In fact, though Maria Theresa's gender did indeed preclude her from ruling the Holy Roman Empiere, she had long intended to make her husband co-Regent of her Austrian and Bohemian territories. This, she hoped, would lay the foundations for him to assume the Imperial throne. In fact, it would be another five years before this aim was achieved and in 1745 Francis was elected Holy Roman Emperor. 

In reality Francis would rule in name alone, with his wife the prime mover behind the Empire, a situation that suited her husband admirably. He did not share her love of politics and preferred to advise Maria Theresa in an administrative capacity, spending his time indulging his love of nature and engaging in a number of high profile love affairs. With his wife he had sixteen children including the last Archbishop-Elector of Cologne and the near-legendary Queen Marie Antoinette


Painting of the Wedding Breakfast of Maria Theresa of Austria and Francis  by Martin van Meytens
The Wedding Breakfast of Maria Theresa of Austria and Francis  by Martin van Meytens

Whilst in Innsbruck to celebrate the wedding of one of his children, Francis took a trip to the opera. Returning in his coach on the evening of 18th August 1765, the Holy Roman Emperor died suddenly and unexpectedly. His reign may have been over but Maria Theresa's certainly was not. As her son, Joseph II, took the throne, he found himself a more than able guide in the form of his mother, who assured him that the business of the Holy Roman Empire was safe in her hands.



Life in the Georgian Court, true tales of 18th century royalty, is available at the links below.

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8 comments:

  1. The intricacies of politics at this time never fail to amaze me. Such a flimsy excuse for war as no female can succeed to the throne is pretty breathtaking by comparison these days! And to think of an alliance between the Austrians and the French!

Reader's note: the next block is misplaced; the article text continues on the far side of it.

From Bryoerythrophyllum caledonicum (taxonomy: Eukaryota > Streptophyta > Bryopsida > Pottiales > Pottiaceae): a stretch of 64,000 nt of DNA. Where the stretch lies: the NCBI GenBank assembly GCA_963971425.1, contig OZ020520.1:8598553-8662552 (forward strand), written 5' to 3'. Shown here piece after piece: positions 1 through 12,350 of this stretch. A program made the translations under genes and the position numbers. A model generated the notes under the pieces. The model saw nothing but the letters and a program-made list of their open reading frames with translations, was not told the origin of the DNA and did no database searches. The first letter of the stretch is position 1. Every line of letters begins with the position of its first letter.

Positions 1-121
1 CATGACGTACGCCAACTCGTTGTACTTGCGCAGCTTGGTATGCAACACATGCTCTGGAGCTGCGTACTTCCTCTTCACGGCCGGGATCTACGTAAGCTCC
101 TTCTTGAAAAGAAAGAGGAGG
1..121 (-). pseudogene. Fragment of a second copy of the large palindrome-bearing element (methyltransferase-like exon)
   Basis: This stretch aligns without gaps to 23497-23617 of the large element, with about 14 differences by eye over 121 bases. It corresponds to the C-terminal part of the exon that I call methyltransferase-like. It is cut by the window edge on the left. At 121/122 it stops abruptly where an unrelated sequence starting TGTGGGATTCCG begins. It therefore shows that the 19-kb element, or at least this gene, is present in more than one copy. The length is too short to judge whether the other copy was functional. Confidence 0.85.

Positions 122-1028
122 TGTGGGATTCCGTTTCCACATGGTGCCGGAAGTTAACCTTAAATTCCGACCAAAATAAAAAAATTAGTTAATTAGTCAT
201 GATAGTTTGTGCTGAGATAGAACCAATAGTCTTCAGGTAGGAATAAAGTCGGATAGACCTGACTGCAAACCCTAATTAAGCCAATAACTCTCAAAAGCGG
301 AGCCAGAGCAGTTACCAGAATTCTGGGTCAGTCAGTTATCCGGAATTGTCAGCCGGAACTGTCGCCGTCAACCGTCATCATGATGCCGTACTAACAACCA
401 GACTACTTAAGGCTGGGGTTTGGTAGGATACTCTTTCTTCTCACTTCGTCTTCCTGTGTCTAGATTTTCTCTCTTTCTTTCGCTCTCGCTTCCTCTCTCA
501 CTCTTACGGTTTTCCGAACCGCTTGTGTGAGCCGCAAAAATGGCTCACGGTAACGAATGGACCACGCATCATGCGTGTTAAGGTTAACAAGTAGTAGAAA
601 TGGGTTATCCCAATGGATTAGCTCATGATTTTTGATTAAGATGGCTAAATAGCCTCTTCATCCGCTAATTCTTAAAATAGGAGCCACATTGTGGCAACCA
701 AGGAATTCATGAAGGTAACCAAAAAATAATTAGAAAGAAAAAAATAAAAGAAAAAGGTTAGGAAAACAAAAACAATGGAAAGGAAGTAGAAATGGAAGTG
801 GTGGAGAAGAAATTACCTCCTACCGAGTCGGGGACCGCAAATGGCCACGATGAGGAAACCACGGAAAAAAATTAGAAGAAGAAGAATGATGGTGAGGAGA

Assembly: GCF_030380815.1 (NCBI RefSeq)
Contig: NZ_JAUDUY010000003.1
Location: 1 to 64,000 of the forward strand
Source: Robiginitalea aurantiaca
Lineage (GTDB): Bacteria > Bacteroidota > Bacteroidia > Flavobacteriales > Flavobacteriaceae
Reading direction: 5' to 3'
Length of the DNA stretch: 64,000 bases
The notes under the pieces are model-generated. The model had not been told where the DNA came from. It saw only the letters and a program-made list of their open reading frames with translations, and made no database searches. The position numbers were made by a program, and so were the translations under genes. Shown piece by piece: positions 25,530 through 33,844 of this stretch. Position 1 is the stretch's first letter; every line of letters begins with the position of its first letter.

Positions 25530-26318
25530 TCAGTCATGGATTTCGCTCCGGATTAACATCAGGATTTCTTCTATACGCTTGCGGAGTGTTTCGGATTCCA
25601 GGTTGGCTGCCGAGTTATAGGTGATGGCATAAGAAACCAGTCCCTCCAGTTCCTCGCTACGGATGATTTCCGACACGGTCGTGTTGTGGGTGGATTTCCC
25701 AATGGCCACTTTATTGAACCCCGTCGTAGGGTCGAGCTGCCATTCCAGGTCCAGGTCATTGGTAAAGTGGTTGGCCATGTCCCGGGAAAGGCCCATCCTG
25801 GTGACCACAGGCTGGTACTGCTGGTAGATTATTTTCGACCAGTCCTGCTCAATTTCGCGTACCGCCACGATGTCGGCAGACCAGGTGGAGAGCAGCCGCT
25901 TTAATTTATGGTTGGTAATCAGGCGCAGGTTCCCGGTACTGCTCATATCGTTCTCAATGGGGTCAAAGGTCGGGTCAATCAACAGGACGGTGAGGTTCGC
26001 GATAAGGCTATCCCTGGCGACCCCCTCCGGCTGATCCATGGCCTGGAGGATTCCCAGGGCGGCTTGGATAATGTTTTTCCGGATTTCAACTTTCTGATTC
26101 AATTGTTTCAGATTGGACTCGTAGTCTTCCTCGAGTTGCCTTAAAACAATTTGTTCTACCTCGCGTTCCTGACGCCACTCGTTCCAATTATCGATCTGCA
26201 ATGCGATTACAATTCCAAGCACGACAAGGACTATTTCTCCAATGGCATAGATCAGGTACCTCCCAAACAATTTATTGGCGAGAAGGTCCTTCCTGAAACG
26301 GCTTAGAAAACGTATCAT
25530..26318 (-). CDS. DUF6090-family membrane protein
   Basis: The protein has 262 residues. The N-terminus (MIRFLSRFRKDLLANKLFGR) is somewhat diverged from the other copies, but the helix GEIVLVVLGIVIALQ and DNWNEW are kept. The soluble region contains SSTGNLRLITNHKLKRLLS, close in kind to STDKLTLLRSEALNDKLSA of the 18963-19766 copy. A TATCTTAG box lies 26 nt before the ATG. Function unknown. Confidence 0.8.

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    1. There seem to have been some very creative reasons for going to war in the 18th century!

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  2. I like Maria Theresa! Yet more proof of a woman's ability to rule, even behind the scenes.

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    1. She was certainly a force to be reckoned with; she'll be getting her own post soon!

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  3. Madame. My poor head is going around and around with with all the dynastic complications!!:-(...but am I correct in thinking that Mary Queen of Scots comes into the conundrum somewhere?

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    1. She usually does' what are your thoughts, sir?

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  4. The irony of Maria Theresa portrait is that she looks so delicately feminine. According to your account, nothing could be further from the real woman: the clever and iron willed lady.